Assigned Versus Random Countermeasure-Like Responses in the P300-Based Complex Trial Protocol for Detection of Deception: Task Demand Effects
Applied Psychophysiology and Biofeedback, Vol. 34, pp. 209-220, 2009
13 Pages Posted: 6 Jun 2011
Date Written: June 20, 2009
The Concealed Information Test (CIT) is a credibility assessment protocol of an entirely different nature than the traditional lie detector test. Instead of attempting to detect actual lying (the goal of the commonly used Control Question Test), the goal of the CIT is to determine whether an individual possesses knowledge of specific details of a crime or event. For example, if a murder was committed at 800 Church Avenue using a .38 caliber revolver, the CIT seeks to determine whether a suspect recognizes the address and type of weapon.
The CIT presents subjects with various stimuli, one of which is a crime related item (the probe; such as the gun used to commit a murder). Other stimuli consist of control items that are of the same class (irrelevants; such as other potentially deadly weapons: a knife, a bat, etc.) such that an innocent person would be unable to discriminate them from the crime related item. If the subject’s physiological response is greater for the probe item than for irrelevant items, then knowledge of the crime or other event is inferred.
The CIT can be conducted through the measurement of a variety of physiological indicators, but one highly effective method is by measuring the electrical signals at the participant's scalp, termed Event Related Potentials (ERPs). One ERP component, termed the P300, is particularly large when an individual recognizes an item as meaningful, and is thus a good indicator of concealed information.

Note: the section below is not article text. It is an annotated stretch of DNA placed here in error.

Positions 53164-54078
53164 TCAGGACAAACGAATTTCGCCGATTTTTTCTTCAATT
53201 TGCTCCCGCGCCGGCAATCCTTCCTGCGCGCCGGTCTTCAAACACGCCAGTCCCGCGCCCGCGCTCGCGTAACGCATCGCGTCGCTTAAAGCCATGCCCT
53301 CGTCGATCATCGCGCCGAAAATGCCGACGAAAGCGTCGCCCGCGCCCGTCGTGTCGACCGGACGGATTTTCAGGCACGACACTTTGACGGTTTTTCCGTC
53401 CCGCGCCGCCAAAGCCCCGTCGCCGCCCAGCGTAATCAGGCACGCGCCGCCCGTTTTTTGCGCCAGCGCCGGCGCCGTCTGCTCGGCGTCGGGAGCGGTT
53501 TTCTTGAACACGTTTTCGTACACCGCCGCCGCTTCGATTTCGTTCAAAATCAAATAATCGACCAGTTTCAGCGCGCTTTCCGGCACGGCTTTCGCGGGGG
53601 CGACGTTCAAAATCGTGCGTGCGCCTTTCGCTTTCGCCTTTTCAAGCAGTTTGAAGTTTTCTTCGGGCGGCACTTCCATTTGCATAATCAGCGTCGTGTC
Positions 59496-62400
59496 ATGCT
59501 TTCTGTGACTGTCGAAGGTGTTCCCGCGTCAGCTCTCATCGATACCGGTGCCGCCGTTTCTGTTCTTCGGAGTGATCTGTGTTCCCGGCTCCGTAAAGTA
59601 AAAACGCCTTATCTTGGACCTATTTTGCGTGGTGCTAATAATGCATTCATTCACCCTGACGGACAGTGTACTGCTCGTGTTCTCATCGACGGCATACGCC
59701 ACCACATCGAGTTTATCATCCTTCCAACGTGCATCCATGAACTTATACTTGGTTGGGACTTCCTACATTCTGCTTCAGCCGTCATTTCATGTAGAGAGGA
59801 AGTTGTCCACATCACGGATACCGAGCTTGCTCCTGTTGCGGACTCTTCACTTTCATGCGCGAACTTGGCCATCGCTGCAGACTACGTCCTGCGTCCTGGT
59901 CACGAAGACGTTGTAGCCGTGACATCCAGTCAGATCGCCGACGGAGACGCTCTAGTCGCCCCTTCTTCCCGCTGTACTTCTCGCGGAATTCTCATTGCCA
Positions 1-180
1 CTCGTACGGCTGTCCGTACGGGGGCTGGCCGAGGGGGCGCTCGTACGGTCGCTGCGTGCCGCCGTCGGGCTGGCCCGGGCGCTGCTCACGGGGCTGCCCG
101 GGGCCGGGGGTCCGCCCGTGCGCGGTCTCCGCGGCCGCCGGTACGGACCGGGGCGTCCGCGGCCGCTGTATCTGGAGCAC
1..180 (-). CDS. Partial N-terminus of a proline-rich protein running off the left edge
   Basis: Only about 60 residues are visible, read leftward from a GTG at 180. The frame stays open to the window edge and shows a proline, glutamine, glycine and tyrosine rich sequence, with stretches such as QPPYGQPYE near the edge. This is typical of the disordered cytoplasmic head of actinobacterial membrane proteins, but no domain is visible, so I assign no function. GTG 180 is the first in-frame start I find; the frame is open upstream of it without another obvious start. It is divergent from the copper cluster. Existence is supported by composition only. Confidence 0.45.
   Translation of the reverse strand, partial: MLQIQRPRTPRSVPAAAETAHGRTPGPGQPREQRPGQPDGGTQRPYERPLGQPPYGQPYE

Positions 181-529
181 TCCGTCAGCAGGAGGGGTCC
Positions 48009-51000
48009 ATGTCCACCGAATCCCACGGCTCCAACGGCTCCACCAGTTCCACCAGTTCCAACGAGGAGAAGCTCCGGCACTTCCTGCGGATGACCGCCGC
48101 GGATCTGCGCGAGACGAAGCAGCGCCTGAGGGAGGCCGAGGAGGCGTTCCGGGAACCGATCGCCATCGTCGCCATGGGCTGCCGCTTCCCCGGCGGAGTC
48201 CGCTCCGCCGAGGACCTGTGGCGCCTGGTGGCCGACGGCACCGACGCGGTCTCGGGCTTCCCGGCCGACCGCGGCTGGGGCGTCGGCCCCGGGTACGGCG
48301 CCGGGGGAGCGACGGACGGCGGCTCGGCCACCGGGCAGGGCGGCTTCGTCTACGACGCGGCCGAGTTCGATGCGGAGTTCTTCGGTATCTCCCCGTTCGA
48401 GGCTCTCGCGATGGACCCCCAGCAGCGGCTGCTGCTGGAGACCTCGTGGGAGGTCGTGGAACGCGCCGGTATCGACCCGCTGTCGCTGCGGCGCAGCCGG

We recently introduced an accurate and countermeasure resistant P300-based deception detection test called the Complex Trial Protocol (Rosenfeld et al., 2008). When subjects use countermeasures to all irrelevant items in the test, the probe P300 is increased rather than reduced (as it was in previous P300-based deception protocols), allowing detection of countermeasure users. The current experiment examines the role of task demand on the Complex Trial Protocol by forcing the subject to make countermeasure-like response to stimuli. Subjects made either a simple random button response to both probe and irrelevant stimuli (experiment 1) or a more complex, assigned, button response to probe and irrelevant stimuli (experiment 2). We found that an increase in task demand reduced the effectiveness of the test. Using random responses we found a simple guilty hit rate of 11/12 with no false positives, but only a 4/11 hit rate for countermeasure-users. Using assigned responses we found a simple guilty hit rate of 8/15 with no false positives, and a 7/16 hit rate for countermeasure-users. We herein suggest that the high level of task demand associated with these countermeasure-like responses causes reduced hit rates.
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